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Matthew Talbert

Associate Professor

Specializations

  • Ethics 
  • Moral Psychology 
  • Philosophy of Agency

Research Interests

Dr. Talbert's research attempts to uncover the metaphysical, psychological, and social conditions of free will and moral responsibility. In a series of recent papers, he argues that wrongdoers are sometimes open to moral blame even if it was not reasonable to expect them to respond appropriately to the moral considerations that counted against their behavior. He develops this claim by considering cases of wrongdoers who, in different ways, do not believe that they do wrong: psychopaths, war criminals, and those exposed to objectionable moral values from a young age. Dr. Talbert recently wrote an introductory text on moral responsibility (Moral Responsibility: An Introduction; Polity, 2016) and co-authored a book on the moral psychology and moral culpability of war criminals (War Crimes: Causes, Excuses, Blame; Oxford, 2019).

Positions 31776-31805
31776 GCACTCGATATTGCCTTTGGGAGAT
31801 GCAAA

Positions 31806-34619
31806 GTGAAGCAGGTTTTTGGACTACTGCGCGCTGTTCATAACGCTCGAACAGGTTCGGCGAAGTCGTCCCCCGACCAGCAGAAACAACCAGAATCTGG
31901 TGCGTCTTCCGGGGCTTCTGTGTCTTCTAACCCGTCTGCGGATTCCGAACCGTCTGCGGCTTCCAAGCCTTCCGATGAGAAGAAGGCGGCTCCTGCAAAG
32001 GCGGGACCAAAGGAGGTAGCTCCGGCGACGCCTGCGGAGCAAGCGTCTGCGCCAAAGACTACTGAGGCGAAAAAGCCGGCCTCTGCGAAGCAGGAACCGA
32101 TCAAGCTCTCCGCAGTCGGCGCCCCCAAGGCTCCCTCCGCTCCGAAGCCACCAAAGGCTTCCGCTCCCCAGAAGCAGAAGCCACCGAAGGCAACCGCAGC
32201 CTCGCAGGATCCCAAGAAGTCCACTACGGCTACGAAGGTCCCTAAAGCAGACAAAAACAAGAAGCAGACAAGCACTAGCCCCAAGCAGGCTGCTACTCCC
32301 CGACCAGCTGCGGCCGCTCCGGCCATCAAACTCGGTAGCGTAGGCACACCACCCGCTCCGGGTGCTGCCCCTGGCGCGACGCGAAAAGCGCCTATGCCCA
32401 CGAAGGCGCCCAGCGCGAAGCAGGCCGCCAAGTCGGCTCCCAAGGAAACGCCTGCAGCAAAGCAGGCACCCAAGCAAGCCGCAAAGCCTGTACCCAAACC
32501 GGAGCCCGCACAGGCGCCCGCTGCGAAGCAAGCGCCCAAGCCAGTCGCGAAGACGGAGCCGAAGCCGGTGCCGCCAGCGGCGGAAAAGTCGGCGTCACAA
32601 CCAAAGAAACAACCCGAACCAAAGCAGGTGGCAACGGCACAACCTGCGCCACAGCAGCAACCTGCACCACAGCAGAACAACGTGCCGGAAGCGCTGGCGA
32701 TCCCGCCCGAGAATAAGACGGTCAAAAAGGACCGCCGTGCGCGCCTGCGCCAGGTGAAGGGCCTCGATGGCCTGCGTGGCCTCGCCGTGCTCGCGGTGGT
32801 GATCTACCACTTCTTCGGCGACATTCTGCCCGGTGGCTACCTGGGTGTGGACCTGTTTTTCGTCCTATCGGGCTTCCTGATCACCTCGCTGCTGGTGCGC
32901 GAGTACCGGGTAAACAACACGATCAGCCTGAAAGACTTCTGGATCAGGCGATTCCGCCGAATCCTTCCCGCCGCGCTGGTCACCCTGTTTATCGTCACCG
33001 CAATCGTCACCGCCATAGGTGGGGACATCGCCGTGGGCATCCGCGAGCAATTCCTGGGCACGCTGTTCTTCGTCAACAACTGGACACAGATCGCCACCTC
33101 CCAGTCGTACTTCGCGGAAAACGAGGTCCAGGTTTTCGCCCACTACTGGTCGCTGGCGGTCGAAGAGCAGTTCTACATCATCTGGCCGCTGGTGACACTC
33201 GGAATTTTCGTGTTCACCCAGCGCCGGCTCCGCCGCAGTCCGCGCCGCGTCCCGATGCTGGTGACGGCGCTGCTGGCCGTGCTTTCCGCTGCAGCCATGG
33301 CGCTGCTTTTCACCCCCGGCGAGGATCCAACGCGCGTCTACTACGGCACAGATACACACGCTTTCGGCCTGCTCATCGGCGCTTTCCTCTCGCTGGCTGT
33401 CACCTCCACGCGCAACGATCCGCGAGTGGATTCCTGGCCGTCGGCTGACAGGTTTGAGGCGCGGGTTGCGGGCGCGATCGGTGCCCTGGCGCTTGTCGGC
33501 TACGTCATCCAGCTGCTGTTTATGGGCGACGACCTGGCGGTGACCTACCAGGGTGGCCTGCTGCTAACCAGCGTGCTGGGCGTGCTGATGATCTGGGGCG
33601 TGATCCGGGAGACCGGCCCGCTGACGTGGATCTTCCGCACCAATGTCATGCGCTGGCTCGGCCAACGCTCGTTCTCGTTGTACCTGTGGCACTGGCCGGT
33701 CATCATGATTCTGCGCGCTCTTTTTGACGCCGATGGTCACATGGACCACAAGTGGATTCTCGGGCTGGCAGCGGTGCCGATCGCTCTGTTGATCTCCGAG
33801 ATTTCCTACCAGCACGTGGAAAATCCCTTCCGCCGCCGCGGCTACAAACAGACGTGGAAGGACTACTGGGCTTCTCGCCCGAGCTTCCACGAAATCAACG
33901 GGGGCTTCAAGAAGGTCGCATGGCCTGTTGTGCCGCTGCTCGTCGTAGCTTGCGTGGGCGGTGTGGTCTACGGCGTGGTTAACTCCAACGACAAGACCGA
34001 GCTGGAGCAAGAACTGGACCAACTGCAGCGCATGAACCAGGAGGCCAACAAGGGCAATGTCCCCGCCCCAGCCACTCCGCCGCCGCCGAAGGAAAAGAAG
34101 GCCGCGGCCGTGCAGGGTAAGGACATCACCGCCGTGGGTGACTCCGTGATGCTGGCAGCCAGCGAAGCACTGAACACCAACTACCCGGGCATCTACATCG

Selected Publications

“The Attributionist Approach to Moral Luck,” Midwest Studies in Philosophy 43 (2019): 24-41.

“Omission and Attribution Error,” Dana Nelkin and Samuel Rickless (eds), The Ethics and Law of Omissions (Oxford University Press, 2017), pp. 17-35.

“Akrasia, Awareness, and Blameworthiness,” Philip Robichaud and Jan Willem Wieland (eds), Responsibility: The Epistemic Condition (Oxford University Press, 2017), pp. 47-63.

“The Significance of Psychopathic Wrongdoing,” Thomas Schramme (ed), Being Amoral: Psychopathy and Moral Incapacity (MIT Press, 2104), pp. 275-300.

“Unwitting Wrongdoers and the Role of Moral Disagreement in Blame,” David Shoemaker (ed), Oxford Studies in Agency and Responsibility (Oxford University Press, 2013), pp. 225-245.

“Accountability, Aliens, and Psychopaths: A Reply to Shoemaker,” Ethics 122 (2012): 562-74.

“Praise and Prevention,” Philosophical Explorations 15 (2012): 47-61.

“Moral Competence, Moral Blame, and Protest,” The Journal of Ethics 16 (2012): 89-109.

“Blame and Responsiveness to Moral Reasons: Are Psychopaths Blameworthy?” Pacific Philosophical Quarterly 89 (2008): 516-35

Courses

  • PHIL 100: Introduction to Problems in Philosophy 
  • PHIL 260: Introduction to Symbolic Logic 
  • PHIL 321: Ethical Theory 
  • PHIL 325: Philosophy of Law 
  • PHIL 493: Free Will